We use perfect to denote our finished,fulfilled actions for example.

I have done my homework

İt implies that the action has been achieved,fulfilled and now my homework is done.

I have been here for 2 hours

When it comes to a state verb we use their perfect forms only with a duration as continuative perfect sentences to denote how long we have been in a state or for the actions that starts in the past and is performed for a duration and still ongoing at the reference time.

I know that a perfect action implies an action which has been achieved but what about state verbs is there a perfect concept for stative verbs?I am confused about without a duration,time span how can a state be achieved?Can we say that the state is achieved if I am currently in that state?

  • There are stative verbs and active (action) verbs. Be careful: I have done my homework. tells you two things: As I am speaking, it is finished. It is not ongoing. Also, it merely signals the past without saying when. Compare: I finished my homework [an hour ago].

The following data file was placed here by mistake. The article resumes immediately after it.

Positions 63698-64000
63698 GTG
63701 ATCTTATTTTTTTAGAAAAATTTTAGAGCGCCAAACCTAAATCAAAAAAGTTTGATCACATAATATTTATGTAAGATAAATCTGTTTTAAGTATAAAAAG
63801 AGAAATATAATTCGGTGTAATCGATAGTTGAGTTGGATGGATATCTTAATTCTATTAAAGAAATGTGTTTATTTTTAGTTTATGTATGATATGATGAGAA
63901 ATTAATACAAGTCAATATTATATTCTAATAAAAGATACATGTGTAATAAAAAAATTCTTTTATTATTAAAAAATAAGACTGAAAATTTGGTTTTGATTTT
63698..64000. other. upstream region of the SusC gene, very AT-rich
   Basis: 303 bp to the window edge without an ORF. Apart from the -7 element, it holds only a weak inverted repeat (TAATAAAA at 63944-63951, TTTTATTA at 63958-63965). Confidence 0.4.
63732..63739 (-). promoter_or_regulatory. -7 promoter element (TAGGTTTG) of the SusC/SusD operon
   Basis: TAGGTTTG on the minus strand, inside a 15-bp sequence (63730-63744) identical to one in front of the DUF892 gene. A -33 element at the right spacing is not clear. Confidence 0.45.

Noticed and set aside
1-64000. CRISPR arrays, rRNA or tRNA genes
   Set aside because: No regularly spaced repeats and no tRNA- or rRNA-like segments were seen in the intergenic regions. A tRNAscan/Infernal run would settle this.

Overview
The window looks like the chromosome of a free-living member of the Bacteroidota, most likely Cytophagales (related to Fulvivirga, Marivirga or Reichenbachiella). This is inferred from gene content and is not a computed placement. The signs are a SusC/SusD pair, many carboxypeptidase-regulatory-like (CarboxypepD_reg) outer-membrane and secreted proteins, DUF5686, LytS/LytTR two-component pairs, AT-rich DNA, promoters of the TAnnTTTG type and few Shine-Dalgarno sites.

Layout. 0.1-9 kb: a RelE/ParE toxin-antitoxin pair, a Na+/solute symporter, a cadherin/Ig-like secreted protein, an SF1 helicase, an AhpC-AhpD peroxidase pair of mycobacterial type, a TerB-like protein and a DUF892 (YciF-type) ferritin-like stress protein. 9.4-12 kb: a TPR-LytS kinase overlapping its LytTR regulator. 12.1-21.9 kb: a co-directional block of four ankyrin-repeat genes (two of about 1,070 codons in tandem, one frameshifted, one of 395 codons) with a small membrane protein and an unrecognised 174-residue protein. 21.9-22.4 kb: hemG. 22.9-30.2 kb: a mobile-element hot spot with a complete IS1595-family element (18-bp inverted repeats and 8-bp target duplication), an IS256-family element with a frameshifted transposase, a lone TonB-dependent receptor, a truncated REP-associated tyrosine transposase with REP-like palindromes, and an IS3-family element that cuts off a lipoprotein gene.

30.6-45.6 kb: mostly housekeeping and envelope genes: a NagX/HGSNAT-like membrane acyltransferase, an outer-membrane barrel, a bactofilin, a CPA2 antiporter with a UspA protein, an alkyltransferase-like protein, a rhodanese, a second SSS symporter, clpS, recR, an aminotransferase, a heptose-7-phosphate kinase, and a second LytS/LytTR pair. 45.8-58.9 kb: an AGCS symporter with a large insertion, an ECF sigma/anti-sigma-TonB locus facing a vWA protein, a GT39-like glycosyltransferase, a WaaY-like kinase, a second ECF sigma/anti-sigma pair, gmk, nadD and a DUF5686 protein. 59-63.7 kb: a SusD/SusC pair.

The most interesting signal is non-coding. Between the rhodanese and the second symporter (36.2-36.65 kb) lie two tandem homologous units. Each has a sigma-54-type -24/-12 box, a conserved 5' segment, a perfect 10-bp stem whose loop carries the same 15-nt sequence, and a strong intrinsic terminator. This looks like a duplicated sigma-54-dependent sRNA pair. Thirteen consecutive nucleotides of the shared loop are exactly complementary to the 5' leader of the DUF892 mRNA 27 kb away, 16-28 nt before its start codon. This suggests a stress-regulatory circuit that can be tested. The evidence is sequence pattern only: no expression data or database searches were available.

– Lambie
    Mar 5, 2022 at 20:14

1 Answer 1


I think the word "achieve" implies a process. If you say that a state has been achieved, you are not invoking the state, but the process of reaching that state. Take "I love her.". That describes a state that I am in now. If that state was achieved, I might express that by "I have begun to love her." or "I came to love her.". So, a stative verb describes a state, which is by definition not a process.

  • Ah, but have you always loved her? :)
    – Lambie
    Mar 5, 2022 at 20:15

You must log in to answer this question.

Not the answer you're looking for? Browse other questions tagged .